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The spoiler effect: Framing attitudes and expectations toward peace


  • Thamir Sheafer

    () (Department of Communication and Department of Political Science, Hebrew University of Jerusalem)

  • Shira Dvir-Gvirsman

    (Department of Communication, Hebrew University of Jerusalem)


This study analyzes the impact of media framing on aggregate attitudes and expectations of Israelis toward the Oslo peace process with the Palestinians during a time period of eight years (1995-2003). It presents three main contributions: First, it provides a long-term analysis of the impact of media coverage of a peace process on public opinion, while controlling for the influence of real life events. Second, it presents empirical evidence that the strength of media framing effects varies among different facets of public opinion. Specifically, framing effects are stronger on aggregate future expectations compared with their effects on aggregate current attitudes. The fact that the information transmitted by the media evaluative tone was a central source of influence on future expectations underlines the central role of the media in political and social phenomena. Third, in line with previous studies, it shows that the public response to negative framing is much stronger than to positive framing. This may have a negative effect on a government's ability to rally the public in support of a peace process. Since most media coverage of the peace process and conflict focused on negative developments while ignoring positive ones, the media effect on public opinion was that of peace spoilers.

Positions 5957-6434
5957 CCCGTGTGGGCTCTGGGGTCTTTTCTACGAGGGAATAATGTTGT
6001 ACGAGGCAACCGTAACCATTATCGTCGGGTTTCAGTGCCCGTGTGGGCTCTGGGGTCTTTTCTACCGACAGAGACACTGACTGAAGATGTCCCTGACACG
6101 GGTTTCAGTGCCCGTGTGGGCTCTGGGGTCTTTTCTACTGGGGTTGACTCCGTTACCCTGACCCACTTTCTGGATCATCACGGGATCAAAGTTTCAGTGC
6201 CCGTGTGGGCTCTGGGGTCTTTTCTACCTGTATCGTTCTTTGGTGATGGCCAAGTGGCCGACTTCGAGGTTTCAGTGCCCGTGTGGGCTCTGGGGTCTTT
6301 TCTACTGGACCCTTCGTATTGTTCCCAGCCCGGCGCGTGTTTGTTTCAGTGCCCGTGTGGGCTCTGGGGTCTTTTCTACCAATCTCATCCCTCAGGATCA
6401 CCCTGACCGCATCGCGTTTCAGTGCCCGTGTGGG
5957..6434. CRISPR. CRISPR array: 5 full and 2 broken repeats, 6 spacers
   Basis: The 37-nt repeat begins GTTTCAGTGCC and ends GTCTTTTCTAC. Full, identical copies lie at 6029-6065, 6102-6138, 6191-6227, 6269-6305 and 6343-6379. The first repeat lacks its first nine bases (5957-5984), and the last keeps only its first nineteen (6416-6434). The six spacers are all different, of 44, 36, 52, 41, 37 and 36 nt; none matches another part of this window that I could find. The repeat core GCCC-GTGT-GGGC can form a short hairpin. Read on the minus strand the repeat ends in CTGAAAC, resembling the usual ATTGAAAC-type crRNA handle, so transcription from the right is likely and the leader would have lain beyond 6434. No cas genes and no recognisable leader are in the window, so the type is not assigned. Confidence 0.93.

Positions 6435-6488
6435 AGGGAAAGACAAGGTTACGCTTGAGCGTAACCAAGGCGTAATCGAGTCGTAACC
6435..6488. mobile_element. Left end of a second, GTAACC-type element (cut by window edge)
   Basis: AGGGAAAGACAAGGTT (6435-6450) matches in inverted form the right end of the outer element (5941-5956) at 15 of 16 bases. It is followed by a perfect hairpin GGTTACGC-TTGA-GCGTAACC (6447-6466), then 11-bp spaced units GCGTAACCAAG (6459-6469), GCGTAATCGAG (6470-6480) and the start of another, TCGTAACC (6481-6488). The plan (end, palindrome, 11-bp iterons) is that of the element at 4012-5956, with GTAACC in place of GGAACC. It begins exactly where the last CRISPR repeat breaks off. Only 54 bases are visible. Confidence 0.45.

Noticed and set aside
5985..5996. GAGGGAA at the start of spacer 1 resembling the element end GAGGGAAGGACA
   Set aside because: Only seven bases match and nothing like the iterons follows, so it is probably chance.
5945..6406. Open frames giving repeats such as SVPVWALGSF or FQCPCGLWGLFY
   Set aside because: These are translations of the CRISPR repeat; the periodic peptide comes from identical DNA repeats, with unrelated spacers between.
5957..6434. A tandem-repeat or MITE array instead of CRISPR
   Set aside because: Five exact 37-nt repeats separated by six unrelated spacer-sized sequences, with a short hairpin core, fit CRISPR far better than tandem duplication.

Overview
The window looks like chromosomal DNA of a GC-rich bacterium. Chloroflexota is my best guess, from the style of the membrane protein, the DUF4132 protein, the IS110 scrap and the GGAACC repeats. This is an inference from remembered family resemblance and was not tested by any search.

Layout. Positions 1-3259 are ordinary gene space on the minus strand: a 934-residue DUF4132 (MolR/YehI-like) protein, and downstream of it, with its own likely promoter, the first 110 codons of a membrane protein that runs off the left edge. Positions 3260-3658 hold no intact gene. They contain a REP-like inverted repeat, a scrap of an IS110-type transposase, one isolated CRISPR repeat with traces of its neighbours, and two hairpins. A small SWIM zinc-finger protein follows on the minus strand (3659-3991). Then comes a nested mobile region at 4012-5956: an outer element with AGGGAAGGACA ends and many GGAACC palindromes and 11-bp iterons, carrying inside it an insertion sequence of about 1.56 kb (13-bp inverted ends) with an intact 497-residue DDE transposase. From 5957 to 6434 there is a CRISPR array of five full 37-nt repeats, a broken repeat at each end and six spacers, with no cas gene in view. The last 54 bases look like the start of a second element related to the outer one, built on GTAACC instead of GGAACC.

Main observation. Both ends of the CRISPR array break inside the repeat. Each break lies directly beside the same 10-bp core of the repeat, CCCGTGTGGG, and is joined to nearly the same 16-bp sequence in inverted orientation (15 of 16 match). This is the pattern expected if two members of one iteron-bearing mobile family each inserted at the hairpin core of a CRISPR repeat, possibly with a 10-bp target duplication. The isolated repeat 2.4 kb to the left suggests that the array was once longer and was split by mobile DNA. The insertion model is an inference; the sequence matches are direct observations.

Suggested Citation

  • Thamir Sheafer & Shira Dvir-Gvirsman, 2010. "The spoiler effect: Framing attitudes and expectations toward peace," Journal of Peace Research, Peace Research Institute Oslo, vol. 47(2), pages 205-215, March.
  • Handle: RePEc:sae:joupea:v:47:y:2010:i:2:p:205-215

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